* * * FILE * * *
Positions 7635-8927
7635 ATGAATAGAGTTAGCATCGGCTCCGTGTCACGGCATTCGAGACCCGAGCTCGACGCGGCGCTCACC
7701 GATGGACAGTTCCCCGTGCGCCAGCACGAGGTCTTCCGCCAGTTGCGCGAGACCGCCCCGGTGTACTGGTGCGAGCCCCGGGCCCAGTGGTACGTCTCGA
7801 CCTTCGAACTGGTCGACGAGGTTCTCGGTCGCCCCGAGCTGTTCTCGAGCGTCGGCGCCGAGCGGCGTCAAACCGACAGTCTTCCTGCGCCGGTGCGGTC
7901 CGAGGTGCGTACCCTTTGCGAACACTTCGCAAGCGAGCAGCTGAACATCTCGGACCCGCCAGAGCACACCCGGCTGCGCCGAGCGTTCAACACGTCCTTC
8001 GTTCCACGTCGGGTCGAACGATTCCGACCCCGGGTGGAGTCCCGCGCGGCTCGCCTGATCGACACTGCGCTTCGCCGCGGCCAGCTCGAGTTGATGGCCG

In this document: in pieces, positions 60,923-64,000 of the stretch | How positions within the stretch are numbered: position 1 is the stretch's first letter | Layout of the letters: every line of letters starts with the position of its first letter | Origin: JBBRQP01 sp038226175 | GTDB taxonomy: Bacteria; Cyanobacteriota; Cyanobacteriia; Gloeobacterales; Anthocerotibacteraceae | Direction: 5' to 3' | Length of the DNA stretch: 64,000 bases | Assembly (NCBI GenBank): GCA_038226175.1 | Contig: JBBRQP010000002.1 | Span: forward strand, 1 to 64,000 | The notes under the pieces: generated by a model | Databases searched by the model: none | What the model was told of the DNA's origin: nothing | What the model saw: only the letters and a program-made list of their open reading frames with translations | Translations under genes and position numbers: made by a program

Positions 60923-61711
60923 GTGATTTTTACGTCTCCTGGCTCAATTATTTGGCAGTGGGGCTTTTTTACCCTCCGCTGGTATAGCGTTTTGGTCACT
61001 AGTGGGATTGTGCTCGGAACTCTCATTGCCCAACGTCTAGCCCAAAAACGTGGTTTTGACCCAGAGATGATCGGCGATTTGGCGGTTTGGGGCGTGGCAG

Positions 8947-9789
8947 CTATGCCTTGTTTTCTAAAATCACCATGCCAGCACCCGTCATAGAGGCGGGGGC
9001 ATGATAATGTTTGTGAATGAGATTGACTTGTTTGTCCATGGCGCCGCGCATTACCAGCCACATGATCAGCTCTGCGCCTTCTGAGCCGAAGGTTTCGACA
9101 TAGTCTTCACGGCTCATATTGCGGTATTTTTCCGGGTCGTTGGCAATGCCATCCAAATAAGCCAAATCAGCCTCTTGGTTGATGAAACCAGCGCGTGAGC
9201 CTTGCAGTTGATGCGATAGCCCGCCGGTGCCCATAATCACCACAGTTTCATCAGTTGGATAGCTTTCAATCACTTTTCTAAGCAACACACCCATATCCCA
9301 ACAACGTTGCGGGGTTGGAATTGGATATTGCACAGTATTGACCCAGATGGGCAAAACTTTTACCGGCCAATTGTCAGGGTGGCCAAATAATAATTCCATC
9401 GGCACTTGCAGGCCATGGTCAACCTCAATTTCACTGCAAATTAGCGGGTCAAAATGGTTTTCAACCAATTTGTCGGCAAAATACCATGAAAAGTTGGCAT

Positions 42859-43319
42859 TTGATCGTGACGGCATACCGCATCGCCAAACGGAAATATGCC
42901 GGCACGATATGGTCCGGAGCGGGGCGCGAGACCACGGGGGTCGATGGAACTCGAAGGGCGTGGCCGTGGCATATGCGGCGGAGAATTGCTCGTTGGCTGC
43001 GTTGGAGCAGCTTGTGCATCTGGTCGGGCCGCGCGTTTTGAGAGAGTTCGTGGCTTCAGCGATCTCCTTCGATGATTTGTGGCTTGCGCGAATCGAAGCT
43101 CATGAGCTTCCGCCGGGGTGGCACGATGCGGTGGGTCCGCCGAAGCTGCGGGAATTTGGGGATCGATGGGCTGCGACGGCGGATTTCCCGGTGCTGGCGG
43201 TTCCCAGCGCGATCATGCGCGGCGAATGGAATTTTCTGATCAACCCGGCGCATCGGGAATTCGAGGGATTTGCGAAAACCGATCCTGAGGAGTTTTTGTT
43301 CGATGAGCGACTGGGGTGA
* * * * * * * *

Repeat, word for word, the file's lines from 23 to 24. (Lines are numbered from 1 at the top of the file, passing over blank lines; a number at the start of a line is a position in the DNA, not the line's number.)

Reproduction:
43201 TTCCCAGCGCGATCATGCGCGGCGAATGGAATTTTCTGATCAACCCGGCGCATCGGGAATTCGAGGGATTTGCGAAAACCGATCCTGAGGAGTTTTTGTT
43301 CGATGAGCGACTGGGGTGA